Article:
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## Re: Leap second bug?

 From: Keith Wright Subject: Re: Leap second bug? Date: Mon, 9 Jun 2008 13:18:26 -0400

```> From: Greg Troxel <address@hidden>
>
> It seems very odd for time-utc->date to pay attention to leap seconds.
> I would only expect leap seconds to come into play when converting
> between UTC and TAI.

Procedure time-utc->date resents the anthropomorphism.

The author of that procedure probably paid some attention,
but not enough, otherwise the answer would be right.

> The whole point of UTC is to have a timescale with the same number
> of seconds per day so that one can ignore the mess of leap seconds.

I think this is provably false.  If anyone wants to argue, I will
look up original references, but for now I will just quote something
I wrote a few years ago, after spending much more time on this
issue than all the leap seconds in the history of the universe.

> UTC can not be expressed as a single number (in any units), but must
> be expressed as a day (either Julian Day or Gregorian Calendar
> Date), together with a time within that day (expressed as hours,
> minutes, and seconds, as total number of seconds, or as a fraction
> of a day).  This is because the days are not all the same length.
> Most of them are \$86\,400\$ seconds (exactly), but when a leap second
> is inserted the day is \$86\,401\$ seconds (exactly).

> With UTC, one represents seconds since the epoch in a way which does
> not count leap seconds.

UTC is _not_ expressed in seconds.

If it were, it would be messed up whenever a second
passed without incrementing the count.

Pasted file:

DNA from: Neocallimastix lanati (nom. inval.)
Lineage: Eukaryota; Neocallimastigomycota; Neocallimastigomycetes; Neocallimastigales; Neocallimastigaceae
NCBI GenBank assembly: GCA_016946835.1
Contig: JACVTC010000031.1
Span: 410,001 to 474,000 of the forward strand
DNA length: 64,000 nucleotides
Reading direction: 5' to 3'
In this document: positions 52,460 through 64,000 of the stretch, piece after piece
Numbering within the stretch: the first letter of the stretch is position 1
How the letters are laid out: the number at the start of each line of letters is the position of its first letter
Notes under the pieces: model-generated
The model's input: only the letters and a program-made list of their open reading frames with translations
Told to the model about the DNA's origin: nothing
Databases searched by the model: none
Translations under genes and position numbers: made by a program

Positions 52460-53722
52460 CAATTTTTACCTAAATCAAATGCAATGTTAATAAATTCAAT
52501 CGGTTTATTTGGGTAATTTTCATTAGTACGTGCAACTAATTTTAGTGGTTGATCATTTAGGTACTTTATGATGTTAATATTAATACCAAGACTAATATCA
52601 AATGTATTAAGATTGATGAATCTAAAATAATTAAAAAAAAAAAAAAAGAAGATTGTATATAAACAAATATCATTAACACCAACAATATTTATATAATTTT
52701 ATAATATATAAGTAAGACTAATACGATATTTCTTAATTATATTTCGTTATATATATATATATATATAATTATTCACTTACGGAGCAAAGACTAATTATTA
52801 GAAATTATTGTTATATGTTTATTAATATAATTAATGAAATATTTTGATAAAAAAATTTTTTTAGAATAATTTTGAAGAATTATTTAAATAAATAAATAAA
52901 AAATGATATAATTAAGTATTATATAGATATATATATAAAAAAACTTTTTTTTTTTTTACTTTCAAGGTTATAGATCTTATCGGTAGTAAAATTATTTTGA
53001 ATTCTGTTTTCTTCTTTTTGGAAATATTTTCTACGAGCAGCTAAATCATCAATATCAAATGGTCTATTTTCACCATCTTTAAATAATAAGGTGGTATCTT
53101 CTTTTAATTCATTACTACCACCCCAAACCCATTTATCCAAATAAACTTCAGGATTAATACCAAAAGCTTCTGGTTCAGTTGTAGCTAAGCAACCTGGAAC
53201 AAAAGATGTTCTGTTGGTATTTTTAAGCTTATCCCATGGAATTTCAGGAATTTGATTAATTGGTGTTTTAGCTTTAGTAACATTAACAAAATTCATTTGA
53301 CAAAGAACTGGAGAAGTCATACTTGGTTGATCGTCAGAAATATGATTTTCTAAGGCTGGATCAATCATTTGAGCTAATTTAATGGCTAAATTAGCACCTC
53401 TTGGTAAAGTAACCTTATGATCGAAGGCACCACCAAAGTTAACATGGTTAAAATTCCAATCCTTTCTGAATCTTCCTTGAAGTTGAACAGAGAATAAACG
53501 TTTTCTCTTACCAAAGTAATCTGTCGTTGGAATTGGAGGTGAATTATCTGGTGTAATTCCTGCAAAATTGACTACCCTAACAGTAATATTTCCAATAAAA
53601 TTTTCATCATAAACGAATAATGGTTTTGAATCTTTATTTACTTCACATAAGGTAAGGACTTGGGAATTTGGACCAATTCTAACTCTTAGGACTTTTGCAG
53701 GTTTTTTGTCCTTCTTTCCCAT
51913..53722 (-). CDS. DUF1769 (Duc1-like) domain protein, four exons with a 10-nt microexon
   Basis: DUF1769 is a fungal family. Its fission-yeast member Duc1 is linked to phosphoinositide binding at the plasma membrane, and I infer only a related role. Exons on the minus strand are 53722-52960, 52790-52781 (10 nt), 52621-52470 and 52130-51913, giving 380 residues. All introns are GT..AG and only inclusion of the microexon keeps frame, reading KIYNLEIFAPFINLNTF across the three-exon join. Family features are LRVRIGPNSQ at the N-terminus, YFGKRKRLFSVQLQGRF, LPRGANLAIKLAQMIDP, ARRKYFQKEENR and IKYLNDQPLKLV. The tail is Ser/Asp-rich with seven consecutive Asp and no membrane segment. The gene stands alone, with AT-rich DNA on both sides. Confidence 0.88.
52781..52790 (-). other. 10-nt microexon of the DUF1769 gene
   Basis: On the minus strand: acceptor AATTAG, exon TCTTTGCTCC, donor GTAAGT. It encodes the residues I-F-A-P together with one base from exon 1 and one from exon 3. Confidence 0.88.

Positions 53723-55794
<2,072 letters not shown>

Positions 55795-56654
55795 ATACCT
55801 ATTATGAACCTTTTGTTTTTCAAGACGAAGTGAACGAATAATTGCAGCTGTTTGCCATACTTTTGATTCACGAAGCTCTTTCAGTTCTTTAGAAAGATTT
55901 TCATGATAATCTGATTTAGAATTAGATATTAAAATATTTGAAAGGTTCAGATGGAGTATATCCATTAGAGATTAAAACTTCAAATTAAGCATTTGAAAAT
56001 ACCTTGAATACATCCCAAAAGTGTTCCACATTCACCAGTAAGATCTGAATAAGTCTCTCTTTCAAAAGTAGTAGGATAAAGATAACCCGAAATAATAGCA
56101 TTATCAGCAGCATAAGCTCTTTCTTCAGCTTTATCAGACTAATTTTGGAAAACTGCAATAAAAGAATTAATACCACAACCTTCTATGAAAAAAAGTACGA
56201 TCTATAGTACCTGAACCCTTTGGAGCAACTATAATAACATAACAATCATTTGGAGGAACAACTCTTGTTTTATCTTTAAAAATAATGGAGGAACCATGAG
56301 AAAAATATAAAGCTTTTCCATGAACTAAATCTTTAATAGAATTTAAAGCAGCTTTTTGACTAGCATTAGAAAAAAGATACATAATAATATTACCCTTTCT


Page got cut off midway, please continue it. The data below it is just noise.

>  With TAI, the count includes all seconds
> (TAI-UTC currently being 33)

This true (to within a second) and explains why
we don't use TIA much.  It's too hard to figure out
the date, which the boss cares about.

> (I would say that a time difference of two UTC times should return
> the arithmetic difference of the two seconds-since-epoch values, and
> of two TAI times the same thing, but the TAI ones will have leap
> seconds.  This is not clear in the srfi-19 text.)

The srfi says the input to time-utc->date is a of type
time-utc.  I don't find a definition of that in the srfi.
(There is a symbol with that name, but no type.)
It probably means a time object with component time-type
set to the symbol time-utc.  This is bad, because
a time object is a count of seconds, and UTC is not.

> So, I'd say time-utc->date doing any leap second lookups is a bug.

I don't know what a procedure should do if it is
based upon a spec that violates international standards.

> > Ondrej Zajicek <address@hidden> writes:
> >
> >> (date->str (time-utc->date (date->time-utc (str->date "01-01-2006"))))
> >> -> "31-12-2005"
> >>
> >> Is is a bug in leap second handling or is it a expected behavior?

I am open to argument on other things, but I am sure that
if this is expected behavior, it is bug in someone's expectations.

-- Keith

```